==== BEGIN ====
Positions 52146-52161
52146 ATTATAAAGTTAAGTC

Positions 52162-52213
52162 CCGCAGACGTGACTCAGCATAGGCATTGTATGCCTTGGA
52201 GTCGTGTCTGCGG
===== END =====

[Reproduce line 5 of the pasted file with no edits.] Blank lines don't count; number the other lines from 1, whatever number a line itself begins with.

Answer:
52201 GTCGTGTCTGCGG